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When Using a Buffer to Detail An Aircraft There Are A Multitude of Things to Consider

When Using a Buffer to Detail An Aircraft There Are A Multitude of Things to Consider

Aircraft paint is very thin, and really it has to be that way to save the weight. If an aircraft gets too heavy, it takes bigger wings and a larger power plant or motor to fly. Think of the paint weight this way; if you have a five gallon paint pail how much does it weigh? And how many gallons does it take to paint the aircraft. Well, let’s say it takes 25 gallons to paint the aircraft, that is the same as putting five of those paint pails in the backseat and flying around with them everywhere you go, on every flight for as long as that aircraft shall both live. See that point.

Now then since that paint is really thin, it’s very easy to go through it with a buffer and take it down to bare metal, aluminum that is or fiberglass, titanium, or carbon fiber. Not only will that piss of the owner of the aircraft, but you’ll get a pretty bad reputation around the airport if you are running an aircraft detailing business if you do that. But, there’s even a bigger problem, once the paint is thin or removed corrosion can start in or taking down the paint on the control surfaces could cause adverse flight effects. Do you doubt what I’m saying?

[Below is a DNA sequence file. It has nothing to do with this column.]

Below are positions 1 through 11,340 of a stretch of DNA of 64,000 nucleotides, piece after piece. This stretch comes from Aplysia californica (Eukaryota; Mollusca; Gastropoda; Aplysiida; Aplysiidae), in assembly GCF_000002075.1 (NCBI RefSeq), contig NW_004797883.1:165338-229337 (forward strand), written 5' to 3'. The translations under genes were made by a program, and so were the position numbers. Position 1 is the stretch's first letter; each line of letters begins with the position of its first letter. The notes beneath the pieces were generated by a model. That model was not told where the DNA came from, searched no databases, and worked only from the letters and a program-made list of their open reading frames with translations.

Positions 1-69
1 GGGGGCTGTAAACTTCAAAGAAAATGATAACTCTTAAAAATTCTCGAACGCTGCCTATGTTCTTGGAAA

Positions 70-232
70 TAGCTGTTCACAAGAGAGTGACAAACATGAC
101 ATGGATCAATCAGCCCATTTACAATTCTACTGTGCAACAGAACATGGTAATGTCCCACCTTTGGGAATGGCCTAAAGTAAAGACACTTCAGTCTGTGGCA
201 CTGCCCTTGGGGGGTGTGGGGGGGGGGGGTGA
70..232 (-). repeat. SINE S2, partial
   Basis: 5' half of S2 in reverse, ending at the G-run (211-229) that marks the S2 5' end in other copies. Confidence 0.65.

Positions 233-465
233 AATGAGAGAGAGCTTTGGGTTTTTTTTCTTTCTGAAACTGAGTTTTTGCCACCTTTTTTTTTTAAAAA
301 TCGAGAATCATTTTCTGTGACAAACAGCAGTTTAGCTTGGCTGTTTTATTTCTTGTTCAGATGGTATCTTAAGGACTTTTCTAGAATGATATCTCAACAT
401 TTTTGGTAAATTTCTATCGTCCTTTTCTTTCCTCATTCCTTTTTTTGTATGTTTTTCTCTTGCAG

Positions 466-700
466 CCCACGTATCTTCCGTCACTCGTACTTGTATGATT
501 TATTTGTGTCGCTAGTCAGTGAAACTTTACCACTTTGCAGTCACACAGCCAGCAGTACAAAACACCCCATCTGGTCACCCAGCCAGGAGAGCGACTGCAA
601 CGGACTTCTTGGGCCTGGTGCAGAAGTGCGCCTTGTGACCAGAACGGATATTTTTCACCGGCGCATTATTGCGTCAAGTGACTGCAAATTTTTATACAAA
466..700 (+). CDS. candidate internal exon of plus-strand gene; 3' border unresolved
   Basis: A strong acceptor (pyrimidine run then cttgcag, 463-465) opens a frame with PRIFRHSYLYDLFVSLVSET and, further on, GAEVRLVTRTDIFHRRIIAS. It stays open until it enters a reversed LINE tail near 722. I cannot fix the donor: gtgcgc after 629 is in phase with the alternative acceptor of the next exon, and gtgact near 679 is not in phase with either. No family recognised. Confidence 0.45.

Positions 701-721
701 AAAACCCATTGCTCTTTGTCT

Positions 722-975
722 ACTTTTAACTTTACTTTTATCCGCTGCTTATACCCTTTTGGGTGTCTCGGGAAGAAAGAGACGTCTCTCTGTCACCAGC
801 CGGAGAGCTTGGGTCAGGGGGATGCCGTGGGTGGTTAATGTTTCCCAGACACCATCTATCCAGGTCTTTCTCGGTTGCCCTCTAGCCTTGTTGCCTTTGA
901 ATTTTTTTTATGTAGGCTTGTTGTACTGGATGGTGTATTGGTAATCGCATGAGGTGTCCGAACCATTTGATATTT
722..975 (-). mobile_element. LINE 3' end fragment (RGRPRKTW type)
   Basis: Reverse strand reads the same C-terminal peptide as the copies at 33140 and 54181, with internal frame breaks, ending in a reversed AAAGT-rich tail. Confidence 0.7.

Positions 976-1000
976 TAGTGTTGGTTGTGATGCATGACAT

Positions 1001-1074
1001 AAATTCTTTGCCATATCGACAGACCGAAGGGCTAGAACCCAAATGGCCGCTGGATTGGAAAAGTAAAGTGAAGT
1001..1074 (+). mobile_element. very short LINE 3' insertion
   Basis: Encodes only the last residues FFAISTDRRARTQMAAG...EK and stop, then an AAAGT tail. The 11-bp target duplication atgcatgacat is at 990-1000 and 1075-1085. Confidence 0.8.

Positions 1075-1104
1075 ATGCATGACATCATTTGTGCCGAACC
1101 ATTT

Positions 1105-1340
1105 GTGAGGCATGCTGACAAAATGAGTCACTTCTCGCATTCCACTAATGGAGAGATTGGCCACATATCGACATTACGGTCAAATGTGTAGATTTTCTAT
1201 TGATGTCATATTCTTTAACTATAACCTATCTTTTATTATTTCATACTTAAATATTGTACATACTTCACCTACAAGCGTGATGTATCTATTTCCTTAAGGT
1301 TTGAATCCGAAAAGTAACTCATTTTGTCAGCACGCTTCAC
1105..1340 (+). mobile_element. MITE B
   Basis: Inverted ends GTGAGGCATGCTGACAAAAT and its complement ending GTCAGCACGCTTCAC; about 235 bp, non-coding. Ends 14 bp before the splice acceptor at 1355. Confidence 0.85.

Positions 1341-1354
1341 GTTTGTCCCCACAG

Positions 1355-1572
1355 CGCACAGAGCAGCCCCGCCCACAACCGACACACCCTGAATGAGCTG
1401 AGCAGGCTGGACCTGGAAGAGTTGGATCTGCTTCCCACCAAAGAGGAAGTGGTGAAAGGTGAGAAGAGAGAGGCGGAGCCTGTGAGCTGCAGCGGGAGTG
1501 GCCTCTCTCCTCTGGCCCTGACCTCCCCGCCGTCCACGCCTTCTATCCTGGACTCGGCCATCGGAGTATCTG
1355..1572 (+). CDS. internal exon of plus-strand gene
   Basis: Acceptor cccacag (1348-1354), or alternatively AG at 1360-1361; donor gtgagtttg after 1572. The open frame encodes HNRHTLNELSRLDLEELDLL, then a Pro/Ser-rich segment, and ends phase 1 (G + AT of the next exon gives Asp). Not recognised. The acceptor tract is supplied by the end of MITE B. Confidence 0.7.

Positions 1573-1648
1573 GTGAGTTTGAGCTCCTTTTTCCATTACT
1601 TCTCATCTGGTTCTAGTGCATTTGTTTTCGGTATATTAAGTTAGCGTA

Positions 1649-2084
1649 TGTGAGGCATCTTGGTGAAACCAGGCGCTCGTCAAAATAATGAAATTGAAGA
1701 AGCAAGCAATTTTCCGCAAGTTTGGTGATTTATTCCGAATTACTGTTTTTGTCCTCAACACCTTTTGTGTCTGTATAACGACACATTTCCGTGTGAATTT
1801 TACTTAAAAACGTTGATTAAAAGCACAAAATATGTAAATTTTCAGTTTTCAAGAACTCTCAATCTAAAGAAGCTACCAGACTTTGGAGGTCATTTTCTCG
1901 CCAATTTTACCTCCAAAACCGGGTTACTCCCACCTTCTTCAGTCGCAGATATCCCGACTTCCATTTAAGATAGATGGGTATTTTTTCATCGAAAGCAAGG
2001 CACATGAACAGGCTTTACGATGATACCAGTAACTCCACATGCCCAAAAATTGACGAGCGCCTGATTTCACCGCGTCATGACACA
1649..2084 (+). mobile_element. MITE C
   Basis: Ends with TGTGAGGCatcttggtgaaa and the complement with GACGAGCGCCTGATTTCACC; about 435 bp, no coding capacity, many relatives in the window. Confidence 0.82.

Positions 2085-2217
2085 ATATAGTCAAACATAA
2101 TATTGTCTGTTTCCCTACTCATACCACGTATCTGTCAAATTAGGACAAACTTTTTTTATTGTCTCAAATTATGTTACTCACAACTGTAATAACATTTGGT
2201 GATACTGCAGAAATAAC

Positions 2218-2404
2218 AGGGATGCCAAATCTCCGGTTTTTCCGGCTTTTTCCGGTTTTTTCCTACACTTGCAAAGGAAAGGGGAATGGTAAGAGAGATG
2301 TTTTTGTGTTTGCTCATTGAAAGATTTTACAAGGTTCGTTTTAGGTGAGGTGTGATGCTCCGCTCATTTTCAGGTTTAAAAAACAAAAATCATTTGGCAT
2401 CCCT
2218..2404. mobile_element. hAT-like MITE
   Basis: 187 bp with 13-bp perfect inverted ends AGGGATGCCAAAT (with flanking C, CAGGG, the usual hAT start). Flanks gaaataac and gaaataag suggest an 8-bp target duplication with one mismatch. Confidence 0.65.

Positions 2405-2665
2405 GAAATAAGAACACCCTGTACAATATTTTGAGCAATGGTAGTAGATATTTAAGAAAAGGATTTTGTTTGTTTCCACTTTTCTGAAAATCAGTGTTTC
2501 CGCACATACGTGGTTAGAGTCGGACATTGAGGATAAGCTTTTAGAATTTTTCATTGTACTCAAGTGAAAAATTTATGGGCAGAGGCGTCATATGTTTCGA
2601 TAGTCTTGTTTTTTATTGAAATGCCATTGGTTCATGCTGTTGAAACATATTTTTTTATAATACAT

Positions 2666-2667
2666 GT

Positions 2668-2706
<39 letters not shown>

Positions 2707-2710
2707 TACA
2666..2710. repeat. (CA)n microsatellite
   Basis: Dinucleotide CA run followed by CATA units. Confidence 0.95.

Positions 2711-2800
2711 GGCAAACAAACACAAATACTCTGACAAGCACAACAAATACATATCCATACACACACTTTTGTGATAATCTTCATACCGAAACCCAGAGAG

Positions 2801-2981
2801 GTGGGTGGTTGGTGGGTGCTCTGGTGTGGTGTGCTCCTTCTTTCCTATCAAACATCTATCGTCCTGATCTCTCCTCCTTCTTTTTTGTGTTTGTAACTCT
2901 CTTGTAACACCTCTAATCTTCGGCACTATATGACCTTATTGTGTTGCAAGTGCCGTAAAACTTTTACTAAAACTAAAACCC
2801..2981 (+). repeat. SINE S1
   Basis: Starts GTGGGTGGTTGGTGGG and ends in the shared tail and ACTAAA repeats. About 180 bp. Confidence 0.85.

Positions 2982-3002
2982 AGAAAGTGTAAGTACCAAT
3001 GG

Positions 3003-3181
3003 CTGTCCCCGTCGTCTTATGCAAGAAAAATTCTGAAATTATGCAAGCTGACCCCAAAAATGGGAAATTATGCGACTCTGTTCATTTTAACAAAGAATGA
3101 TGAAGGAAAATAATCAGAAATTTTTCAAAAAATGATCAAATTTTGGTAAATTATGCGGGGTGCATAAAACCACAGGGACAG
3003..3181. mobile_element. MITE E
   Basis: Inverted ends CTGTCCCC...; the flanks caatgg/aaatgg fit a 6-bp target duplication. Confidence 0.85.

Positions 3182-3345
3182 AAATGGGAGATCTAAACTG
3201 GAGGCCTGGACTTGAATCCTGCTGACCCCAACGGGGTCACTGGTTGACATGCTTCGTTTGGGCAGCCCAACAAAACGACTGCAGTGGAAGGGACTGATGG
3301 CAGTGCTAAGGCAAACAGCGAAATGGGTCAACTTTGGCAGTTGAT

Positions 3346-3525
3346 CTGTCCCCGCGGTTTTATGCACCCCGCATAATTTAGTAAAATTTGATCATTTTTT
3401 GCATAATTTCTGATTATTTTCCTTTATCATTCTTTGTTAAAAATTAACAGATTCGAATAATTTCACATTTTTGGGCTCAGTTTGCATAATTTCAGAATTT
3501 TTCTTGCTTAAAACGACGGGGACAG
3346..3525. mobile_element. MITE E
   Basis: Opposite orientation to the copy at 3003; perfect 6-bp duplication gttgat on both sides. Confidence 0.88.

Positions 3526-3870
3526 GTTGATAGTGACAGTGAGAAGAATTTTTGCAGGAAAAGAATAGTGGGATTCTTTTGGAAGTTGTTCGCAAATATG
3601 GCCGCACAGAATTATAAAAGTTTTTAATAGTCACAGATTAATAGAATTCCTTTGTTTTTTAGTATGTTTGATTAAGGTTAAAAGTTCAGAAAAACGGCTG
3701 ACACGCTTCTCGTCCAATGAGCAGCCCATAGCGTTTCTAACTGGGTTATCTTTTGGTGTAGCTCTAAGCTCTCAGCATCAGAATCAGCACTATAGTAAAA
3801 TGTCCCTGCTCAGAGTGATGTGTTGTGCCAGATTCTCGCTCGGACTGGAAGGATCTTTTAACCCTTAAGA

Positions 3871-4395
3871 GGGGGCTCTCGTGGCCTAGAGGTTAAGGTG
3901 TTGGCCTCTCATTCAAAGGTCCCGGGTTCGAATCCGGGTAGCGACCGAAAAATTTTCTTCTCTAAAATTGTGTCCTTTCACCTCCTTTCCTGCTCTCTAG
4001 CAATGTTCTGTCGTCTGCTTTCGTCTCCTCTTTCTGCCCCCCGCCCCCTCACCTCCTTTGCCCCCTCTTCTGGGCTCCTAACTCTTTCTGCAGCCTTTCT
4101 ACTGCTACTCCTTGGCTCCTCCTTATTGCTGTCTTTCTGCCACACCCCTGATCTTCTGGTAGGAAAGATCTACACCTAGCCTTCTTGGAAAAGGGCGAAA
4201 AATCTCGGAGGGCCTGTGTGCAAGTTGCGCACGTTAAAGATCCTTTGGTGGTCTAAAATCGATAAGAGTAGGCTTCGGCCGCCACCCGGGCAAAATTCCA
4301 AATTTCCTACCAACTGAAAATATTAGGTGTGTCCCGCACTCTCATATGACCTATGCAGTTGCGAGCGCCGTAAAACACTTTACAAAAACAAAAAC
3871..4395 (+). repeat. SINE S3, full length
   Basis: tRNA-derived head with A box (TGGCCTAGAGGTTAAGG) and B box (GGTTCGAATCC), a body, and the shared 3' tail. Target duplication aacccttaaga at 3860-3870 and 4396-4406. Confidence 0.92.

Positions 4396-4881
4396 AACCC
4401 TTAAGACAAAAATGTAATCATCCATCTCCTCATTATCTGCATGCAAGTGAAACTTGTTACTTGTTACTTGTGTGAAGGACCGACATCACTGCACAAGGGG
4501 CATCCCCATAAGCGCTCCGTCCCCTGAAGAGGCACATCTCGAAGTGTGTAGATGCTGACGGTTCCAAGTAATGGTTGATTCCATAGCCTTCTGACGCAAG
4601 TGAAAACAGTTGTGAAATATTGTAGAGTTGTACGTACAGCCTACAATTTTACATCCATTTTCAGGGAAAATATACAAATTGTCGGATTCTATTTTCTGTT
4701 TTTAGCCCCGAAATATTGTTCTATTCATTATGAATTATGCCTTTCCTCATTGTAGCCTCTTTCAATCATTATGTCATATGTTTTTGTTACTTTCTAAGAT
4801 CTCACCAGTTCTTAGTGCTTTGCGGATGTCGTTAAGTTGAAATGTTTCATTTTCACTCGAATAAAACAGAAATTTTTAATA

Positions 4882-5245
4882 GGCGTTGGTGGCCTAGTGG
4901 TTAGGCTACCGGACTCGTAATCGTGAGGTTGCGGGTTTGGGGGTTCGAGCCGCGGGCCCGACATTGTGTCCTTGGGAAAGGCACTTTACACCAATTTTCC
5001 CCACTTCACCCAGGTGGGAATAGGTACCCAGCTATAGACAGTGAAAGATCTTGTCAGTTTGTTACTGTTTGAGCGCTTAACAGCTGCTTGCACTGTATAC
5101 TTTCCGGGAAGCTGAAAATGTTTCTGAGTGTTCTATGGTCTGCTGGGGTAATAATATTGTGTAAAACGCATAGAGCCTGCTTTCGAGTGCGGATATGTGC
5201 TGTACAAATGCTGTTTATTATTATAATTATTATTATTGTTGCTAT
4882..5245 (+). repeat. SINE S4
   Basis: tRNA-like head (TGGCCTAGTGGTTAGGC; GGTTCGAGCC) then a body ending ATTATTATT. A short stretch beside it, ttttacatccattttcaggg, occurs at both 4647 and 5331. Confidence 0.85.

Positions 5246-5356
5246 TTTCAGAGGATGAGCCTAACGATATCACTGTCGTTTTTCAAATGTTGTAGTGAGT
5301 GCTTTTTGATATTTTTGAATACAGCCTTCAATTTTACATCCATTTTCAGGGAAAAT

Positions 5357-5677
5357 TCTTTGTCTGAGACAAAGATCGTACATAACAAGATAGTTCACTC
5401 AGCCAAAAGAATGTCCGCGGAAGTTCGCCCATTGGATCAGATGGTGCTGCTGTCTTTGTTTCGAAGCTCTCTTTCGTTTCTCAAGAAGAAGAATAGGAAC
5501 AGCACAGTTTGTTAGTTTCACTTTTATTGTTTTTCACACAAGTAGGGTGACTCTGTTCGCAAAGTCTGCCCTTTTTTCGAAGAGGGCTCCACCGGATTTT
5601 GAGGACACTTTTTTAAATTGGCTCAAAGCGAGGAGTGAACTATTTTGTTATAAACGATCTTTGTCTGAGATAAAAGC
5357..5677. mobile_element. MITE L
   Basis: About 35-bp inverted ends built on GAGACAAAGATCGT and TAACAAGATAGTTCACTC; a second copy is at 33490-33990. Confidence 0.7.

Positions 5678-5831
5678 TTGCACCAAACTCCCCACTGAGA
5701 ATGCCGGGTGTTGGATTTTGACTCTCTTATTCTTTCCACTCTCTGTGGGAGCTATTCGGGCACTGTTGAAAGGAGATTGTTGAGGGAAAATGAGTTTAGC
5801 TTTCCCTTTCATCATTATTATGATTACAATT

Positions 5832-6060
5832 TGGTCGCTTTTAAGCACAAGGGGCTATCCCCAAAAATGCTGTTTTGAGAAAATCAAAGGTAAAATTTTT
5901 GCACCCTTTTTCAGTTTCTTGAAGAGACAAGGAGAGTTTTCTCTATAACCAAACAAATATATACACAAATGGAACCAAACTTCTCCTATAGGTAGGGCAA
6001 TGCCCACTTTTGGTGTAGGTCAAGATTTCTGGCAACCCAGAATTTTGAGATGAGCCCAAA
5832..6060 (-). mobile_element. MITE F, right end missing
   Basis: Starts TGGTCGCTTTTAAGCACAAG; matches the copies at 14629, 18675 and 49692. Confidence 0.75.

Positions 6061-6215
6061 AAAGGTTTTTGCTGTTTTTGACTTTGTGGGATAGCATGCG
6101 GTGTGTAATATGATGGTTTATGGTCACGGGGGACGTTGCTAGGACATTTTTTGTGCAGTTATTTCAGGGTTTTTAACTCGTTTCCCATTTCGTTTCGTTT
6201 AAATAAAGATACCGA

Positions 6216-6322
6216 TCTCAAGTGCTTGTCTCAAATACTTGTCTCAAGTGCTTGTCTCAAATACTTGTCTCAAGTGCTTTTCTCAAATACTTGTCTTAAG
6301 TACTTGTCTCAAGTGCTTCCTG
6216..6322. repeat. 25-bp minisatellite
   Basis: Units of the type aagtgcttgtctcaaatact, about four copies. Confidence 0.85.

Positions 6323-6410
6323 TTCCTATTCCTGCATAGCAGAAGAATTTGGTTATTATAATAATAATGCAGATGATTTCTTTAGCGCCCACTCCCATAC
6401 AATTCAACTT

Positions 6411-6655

The FAA issued an airworthiness directive for the Gulfstream line of corporate jets which will become effective on August 1, 2012 and here is the summary of what it is and why they have made the issuance of this AD for the Gulfstream Model G-IV, GIV-X, GV, and GV-SP airplanes;

“This AD requires measuring to determine paint thickness on the flight control surfaces and corrective actions if necessary, and revising the Airplane Flight Manual (AFM). This AD was prompted by reports of failure to inspect or document the paint thickness on flight controls (ailerons, rudder, elevator), potentially having a negative impact on the flutter characteristics of the airplane. We are issuing this AD to detect and correct paint thickness on flight controls, which could result in loss of control of the airplane due to flutter.”

Are you beginning to see why you need to be an expert with a buffer before you use it on the surface of an aircraft, or why you need to train your crews professionally? And even when you do, might I suggest you stick to an orbital buffer, and not use anything high-speed until you have years of experience? Please consider all this and think on it.



Source by Lance Winslow

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